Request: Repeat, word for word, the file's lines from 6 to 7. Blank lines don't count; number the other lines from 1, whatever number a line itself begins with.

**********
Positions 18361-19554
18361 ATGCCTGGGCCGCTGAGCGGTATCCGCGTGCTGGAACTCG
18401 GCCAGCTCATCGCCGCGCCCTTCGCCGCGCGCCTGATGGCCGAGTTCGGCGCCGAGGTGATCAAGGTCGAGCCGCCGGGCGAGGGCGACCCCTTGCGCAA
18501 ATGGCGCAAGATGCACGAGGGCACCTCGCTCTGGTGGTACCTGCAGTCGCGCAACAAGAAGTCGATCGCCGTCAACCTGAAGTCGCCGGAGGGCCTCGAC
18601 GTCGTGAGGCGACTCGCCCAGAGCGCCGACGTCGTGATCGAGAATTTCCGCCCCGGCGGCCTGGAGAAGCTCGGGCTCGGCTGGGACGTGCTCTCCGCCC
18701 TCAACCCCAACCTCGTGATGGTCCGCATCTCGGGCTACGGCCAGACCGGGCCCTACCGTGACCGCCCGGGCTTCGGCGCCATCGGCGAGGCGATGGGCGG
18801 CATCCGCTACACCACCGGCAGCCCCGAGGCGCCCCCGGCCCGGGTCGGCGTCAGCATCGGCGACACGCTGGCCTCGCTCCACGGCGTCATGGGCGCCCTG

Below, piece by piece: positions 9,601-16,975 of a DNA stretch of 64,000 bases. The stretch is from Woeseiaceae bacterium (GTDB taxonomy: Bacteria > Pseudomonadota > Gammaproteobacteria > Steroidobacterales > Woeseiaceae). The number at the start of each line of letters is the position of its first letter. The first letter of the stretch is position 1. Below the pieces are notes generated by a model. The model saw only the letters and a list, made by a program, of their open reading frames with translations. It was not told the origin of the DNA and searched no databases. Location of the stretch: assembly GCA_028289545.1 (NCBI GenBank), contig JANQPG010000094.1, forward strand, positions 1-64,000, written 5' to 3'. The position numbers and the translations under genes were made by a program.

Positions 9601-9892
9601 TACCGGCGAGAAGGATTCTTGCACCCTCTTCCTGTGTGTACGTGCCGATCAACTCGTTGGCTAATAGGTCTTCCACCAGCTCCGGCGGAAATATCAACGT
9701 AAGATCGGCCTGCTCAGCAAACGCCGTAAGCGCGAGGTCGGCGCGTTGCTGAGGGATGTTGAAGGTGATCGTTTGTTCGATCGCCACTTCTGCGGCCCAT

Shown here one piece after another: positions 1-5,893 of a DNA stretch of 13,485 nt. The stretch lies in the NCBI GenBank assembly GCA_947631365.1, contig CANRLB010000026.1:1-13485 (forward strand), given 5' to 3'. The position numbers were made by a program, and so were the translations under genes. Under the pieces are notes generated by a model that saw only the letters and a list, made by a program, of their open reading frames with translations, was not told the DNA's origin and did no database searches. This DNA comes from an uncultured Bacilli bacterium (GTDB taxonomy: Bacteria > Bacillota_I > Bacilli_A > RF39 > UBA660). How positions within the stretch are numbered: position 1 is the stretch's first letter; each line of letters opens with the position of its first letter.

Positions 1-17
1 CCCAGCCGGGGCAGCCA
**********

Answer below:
18701 TCAACCCCAACCTCGTGATGGTCCGCATCTCGGGCTACGGCCAGACCGGGCCCTACCGTGACCGCCCGGGCTTCGGCGCCATCGGCGAGGCGATGGGCGG
18801 CATCCGCTACACCACCGGCAGCCCCGAGGCGCCCCCGGCCCGGGTCGGCGTCAGCATCGGCGACACGCTGGCCTCGCTCCACGGCGTCATGGGCGCCCTG